With Elizabeth, Mary found someone who understood, who believed. Can you imagine the conversations they must have had over that three-month visit? One woman carried in her womb the man who would prepare the way for the Lord. He was the “Elijah” foretold by the prophet Malachi. The other woman bore the Christ-Child, conceived in her not by a man, but by God. And nobody else knew, except probably Zechariah. To their neighbors, Elizabeth was just a fortunate old woman, whom God had finally given a child. And Mary was her kind relative who had come to help out until the birth. Who could know that the day of God’s great promise had come? Who could know that these lowly women would be remembered and honored until the end of time?
But then isn’t that how the Lord does His work? In his first letter to the Corinthians, the Apostle Paul wrote, “For consider your calling, brothers: not many of you were wise according to worldly standards, not many were powerful, not many were of noble birth. But God chose what is foolish in the world to shame the wise; God chose what is weak in the world to shame the strong; God chose what is low and despised in the world, even things that are not, to bring to nothing things that are” (1:26-28).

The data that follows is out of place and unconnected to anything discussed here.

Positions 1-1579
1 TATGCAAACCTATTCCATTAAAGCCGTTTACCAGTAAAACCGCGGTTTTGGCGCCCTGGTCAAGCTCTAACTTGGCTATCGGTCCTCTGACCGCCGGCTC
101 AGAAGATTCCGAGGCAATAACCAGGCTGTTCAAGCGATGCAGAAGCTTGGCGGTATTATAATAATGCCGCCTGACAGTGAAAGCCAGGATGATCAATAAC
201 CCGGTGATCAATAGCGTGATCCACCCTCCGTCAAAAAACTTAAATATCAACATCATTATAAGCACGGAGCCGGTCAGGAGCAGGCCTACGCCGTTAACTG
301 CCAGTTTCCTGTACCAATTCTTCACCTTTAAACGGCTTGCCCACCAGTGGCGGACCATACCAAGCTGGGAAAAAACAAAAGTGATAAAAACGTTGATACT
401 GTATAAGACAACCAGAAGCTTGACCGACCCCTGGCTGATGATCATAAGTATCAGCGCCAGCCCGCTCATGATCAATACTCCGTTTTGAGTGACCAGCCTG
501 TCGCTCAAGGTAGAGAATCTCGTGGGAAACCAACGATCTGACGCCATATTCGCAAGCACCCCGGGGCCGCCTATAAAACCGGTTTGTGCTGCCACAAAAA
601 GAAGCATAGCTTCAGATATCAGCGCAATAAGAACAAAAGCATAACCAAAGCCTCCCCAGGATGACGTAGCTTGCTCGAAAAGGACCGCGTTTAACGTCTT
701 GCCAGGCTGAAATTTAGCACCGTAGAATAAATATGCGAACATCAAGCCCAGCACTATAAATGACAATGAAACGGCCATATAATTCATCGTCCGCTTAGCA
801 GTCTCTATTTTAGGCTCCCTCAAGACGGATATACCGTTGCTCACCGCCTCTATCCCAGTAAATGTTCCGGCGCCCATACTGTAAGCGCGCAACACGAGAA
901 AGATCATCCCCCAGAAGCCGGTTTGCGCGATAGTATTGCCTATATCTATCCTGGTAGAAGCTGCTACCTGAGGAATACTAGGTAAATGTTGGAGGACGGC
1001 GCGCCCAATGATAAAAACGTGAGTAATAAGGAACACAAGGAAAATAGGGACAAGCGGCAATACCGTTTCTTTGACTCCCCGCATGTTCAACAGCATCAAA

This was certainly true of Jesus. Born of a poor woman in a little town. Raised in Nazareth far from the historic center of Israel. Why should anyone pay attention to Him? But His powerful works and words could not be ignored. His bold teaching of repentance set Him at odds with the self-righteous. They used their high-standing and power to condemn this poor Nazarene to death. He was crucified and buried. It appeared that Jesus would be little more than a footnote in human history. But God chooses what is low and despised, to conquer the high and mighty. By His death, Jesus overcame sin, devil, and the grave and won eternal life for all people.